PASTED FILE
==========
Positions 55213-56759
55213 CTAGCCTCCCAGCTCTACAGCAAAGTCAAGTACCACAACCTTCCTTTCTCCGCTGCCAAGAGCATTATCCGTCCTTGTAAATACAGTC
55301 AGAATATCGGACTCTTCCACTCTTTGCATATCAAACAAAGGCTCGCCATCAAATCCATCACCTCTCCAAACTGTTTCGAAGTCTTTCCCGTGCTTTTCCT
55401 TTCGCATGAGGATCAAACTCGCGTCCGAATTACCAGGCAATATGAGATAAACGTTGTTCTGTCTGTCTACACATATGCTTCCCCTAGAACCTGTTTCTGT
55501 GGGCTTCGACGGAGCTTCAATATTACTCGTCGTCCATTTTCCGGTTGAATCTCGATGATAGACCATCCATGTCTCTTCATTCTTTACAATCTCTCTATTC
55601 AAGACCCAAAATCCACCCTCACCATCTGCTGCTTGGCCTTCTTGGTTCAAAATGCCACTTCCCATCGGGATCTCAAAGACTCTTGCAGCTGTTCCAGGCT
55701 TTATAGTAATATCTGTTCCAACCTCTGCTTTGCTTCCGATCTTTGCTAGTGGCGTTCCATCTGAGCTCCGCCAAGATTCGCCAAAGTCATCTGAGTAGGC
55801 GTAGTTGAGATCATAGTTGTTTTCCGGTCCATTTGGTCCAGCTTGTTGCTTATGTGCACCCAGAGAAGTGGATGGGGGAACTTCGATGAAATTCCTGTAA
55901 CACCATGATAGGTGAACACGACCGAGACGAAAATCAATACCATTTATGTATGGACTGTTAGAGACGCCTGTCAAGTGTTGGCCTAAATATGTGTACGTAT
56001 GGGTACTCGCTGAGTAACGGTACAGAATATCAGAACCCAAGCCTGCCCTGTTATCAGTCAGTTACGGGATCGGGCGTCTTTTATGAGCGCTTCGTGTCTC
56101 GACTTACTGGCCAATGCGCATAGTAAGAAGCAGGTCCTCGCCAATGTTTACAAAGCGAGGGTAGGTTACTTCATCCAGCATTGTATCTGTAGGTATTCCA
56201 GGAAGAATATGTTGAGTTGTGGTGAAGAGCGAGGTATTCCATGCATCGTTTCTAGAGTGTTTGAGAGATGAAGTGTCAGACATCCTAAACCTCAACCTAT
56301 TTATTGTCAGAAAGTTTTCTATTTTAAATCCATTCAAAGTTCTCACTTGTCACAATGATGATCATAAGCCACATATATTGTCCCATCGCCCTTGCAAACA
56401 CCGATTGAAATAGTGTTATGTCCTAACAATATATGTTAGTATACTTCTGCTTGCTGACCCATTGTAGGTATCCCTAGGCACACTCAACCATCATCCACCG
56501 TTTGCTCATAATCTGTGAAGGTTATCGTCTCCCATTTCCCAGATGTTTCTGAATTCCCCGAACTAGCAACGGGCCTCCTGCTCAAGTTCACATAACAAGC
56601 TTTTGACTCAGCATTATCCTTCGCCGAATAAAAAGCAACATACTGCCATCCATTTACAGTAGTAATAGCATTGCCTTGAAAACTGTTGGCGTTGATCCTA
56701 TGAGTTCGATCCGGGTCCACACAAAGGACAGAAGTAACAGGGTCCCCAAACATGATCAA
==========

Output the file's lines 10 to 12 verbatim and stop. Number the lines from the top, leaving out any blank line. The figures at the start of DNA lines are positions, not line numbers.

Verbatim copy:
56001 GGGTACTCGCTGAGTAACGGTACAGAATATCAGAACCCAAGCCTGCCCTGTTATCAGTCAGTTACGGGATCGGGCGTCTTTTATGAGCGCTTCGTGTCTC
56101 GACTTACTGGCCAATGCGCATAGTAAGAAGCAGGTCCTCGCCAATGTTTACAAAGCGAGGGTAGGTTACTTCATCCAGCATTGTATCTGTAGGTATTCCA
56201 GGAAGAATATGTTGAGTTGTGGTGAAGAGCGAGGTATTCCATGCATCGTTTCTAGAGTGTTTGAGAGATGAAGTGTCAGACATCCTAAACCTCAACCTAT